Interferon λs: guardians of the front-lines
Interferons (IFNs) are key cytokines of the innate immune system known for their antiviral and immuno-modulatory properties. Three types of IFNs have been described: type I IFNs which are mainly comprised of IFN-αs and IFN-β, type II IFN or IFN-γ, and the most recently discovered type III IFNs or IFN-λs. Although IFN-α/β and IFN-λs share many overlapping functions, a unique role at the mucosal barrier sites has emerged for IFN-λs.
In humans, the IFN-λ family consists of 4 proteins, IFN-λ1 (IL-29), IFN-λ2 (IL-28A), IFN-λ3 (IL-28B), and IFN-λ4. IFN-λ1-3 exhibit high amino acid sequence homologies, whereas IFN-λ4 is more divergent. In mice, only IFN-λ2 and IFN-λ3 are functional. IFN-λs are induced after viral infection by pattern recognition receptors (PRRs) that sense viral nucleic acids, including members of the Toll-like receptor (TLR) and RIG-I-like receptor (RLR) families. These PRRs signal through adaptor proteins such as MAVS to activate interferon regulatory factors (IRFs) and NF-κB leading to IFN-λ expression. In contrast, PRR-induction of type I IFNs is mainly IRF3-dependent.
Many cell types can produce IFN-λs but the most potent producers are dendritic cells and epithelial cells (ECs) in barrier organs such as skin, lungs, liver and the gastro-intestinal (GI) tract. The preferential production of IFN-λs over IFN-α/β in ECs has been linked to the abundance of peroxisomes in these cells and the shift of MAVS from mitochondria to peroxisomes, promoting IRF1-induced expression of type III IFNs.
IFN-λs bind to IL-28R, a heterodimeric receptor comprised of IL-10Rβ (shared by the IL-10 cytokine family) and IFNRL1 (or IL-28RA, specific for IFN-λs). In contrast to the broad expression of IL-10Rβ, IFNRL1 expression is restricted to ECs and immune cell subsets. Upon receptor binding, IFN-λs induce an antiviral response, very similar to the one triggered by IFN-α/β. Both IFN types engage a common JAK–STAT pathway leading to the formation of the ISGF3 transcriptional complex and the expression of hundreds of IFN-stimulated genes (ISGs) that mediate a variety of activities.
The antiviral activity of IFN-λs is prevalent in lungs, GI tract, and liver, consistent with the predominant expression of IL-28R in epithelial tissues. Upon virus infection, both type I and type III IFNs trigger the expression of antiviral ISGs, but only IFN-as induce pro-inflammatory ISGs. Moreover, IFN-λs activate a lower but prolonged expression of ISGs compared to IFN-αs. The current view is that ECs exposed to viral stimuli produce IFN-λs clearing the infection and preventing its spread to neighboring cells. In the case of high viral burden and/or escape from the control of IFN-λs, type I IFNs are produced to enhance the antiviral response and promote inflammatory responses in the epithelium and beneath. The localized and specific antiviral response induced by type III IFNs ensures host fitness and reduced risks of diseases caused by excessive type I IFN activity.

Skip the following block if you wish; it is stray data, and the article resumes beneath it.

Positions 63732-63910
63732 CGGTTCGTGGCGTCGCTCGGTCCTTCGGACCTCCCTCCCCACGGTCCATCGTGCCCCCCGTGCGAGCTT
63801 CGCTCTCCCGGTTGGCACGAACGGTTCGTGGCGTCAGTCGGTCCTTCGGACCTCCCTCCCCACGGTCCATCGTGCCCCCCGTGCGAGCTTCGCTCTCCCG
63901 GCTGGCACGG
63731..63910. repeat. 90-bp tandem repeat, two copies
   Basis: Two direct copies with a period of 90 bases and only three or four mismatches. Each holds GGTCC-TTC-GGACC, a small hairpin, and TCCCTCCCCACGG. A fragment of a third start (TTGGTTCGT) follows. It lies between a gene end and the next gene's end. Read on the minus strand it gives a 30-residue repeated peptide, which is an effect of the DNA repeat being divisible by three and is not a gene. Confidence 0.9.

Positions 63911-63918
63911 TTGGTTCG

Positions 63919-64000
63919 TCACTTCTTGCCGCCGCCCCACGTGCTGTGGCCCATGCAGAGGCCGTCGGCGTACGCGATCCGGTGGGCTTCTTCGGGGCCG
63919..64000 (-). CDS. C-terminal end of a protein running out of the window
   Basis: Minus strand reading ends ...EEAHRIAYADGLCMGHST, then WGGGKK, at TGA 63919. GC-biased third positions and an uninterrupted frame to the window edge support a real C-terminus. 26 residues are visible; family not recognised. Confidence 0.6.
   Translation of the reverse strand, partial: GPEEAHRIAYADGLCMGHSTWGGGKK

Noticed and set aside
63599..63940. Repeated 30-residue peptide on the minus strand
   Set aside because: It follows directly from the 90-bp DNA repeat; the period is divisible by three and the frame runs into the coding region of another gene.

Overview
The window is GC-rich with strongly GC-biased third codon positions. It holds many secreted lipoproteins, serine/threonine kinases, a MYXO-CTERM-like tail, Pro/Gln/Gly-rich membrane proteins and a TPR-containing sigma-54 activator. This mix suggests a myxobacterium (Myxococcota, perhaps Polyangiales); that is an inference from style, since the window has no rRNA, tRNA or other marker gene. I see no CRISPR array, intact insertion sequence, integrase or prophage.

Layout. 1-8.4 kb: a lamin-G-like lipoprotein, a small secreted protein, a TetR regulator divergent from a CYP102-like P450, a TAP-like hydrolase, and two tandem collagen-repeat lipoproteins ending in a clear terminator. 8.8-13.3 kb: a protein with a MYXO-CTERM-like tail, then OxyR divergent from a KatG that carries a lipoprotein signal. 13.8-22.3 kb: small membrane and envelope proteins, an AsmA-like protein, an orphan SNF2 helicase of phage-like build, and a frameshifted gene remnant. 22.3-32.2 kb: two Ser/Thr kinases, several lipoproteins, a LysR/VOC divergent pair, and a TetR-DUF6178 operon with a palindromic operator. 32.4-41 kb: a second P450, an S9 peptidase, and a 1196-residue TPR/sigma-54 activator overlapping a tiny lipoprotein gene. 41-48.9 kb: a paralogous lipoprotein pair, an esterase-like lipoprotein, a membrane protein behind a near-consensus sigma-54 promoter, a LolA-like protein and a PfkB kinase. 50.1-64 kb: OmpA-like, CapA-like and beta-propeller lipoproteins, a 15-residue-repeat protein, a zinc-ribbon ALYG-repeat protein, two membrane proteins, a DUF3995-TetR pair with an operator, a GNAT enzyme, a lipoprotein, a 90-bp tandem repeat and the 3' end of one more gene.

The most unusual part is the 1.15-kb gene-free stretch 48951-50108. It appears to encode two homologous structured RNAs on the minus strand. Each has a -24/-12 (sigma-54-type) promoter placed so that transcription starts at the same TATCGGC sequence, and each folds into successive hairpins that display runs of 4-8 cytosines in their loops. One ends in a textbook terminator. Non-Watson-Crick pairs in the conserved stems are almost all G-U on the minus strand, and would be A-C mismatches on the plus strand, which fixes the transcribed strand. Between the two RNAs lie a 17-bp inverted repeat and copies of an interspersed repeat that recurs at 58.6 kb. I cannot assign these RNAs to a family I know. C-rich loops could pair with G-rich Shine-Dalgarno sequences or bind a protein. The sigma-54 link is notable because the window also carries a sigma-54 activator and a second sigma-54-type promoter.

IFN-λ activity varies among the different subtypes depending on their affinity for IL-28R, which is generally low, and the presence of single nucleotide polymorphisms (SNPs). A number of SNPs in the IFN-λ and IL-28R genes have been identified and associated with both improved and worsened clinical outcomes, particularly in the context of viral hepatitis. For example, two SNPs linked to ethnic ancestry have been reported in the IFN-l4 gene: one resulting in a pseudogene and the other generating a functional allele which confers a high risk of hepatitis-C chronicity. The role of SNP variation on IFN-λ signaling may affect more infectious diseases than viral hepatitis and is thus thoroughly investigated.
Beyond their role in the antiviral response at mucosal barrier sites, IFN-λs have been shown to participate in the antibacterial response, the adaptive response to viral infection, autoimmunity and anti-tumor responses. New data are emerging, highlighting the non-redundant functions of IFN-λs and their therapeutic potential for treating infectious diseases with minimum systemic toxicity.
1. Pestka S., 2007. The Interferons: 50 years aftertheir discovery there is much more to learn. J. Biol. Chem. 282: 20047.
2. Kotenko S.V. and Durbin J.E.,2017. Contribution of type III interferons to antiviral immunity: location, location, location. J. Biol. Chem. 292: 7295.
3. Lazear H.M. et al., 2015. Interferon-l: Immune Functions at Barrier Surfaces and Beyond. Immunity 43: 15.
4. Durbin R.K. et al., 2013. Interferon induction and function at the mucosalsurface. Immunol. Rev. 255: 25.
5. Odendall C. et al.,2014. Diverse intracellular pathogens activate Type III interferon expression from peroxisomes. Nat.Immunol. 15:717.
6. Bolen C.R. et al., 2014. Dynamic expression profiling of type I and type III interferon-stimulated hepatocytes reveals a stable hierarchy of gene expression. Hepatology. 59: 1262.
7. Andreakos E. et al., 2017. Interferon-ls: front-line guardians ofimmunity and homeostasis in the respiratory tract. Front. Immunol.
8: 1232. 8. Syedbasha M. and Egli A,. 2017. Interferon Lambda: Modulating Immunityin Infectious Diseases. Frontiers in Immunology 8.: 119.
9. Obajemu A.A. et al., 2017. IFN-l4 AttenuatesAntiviral Responses by Enhancing NegativeRegulation of IFN Signaling. J. Immunol. 199: 3808.
10. Zanoni I. et al., 2017. Interferon (IFN)-l Takes the Helm: Immunomodulatory Roles of Type III IFNs. Front. Immunol. 8: 1661.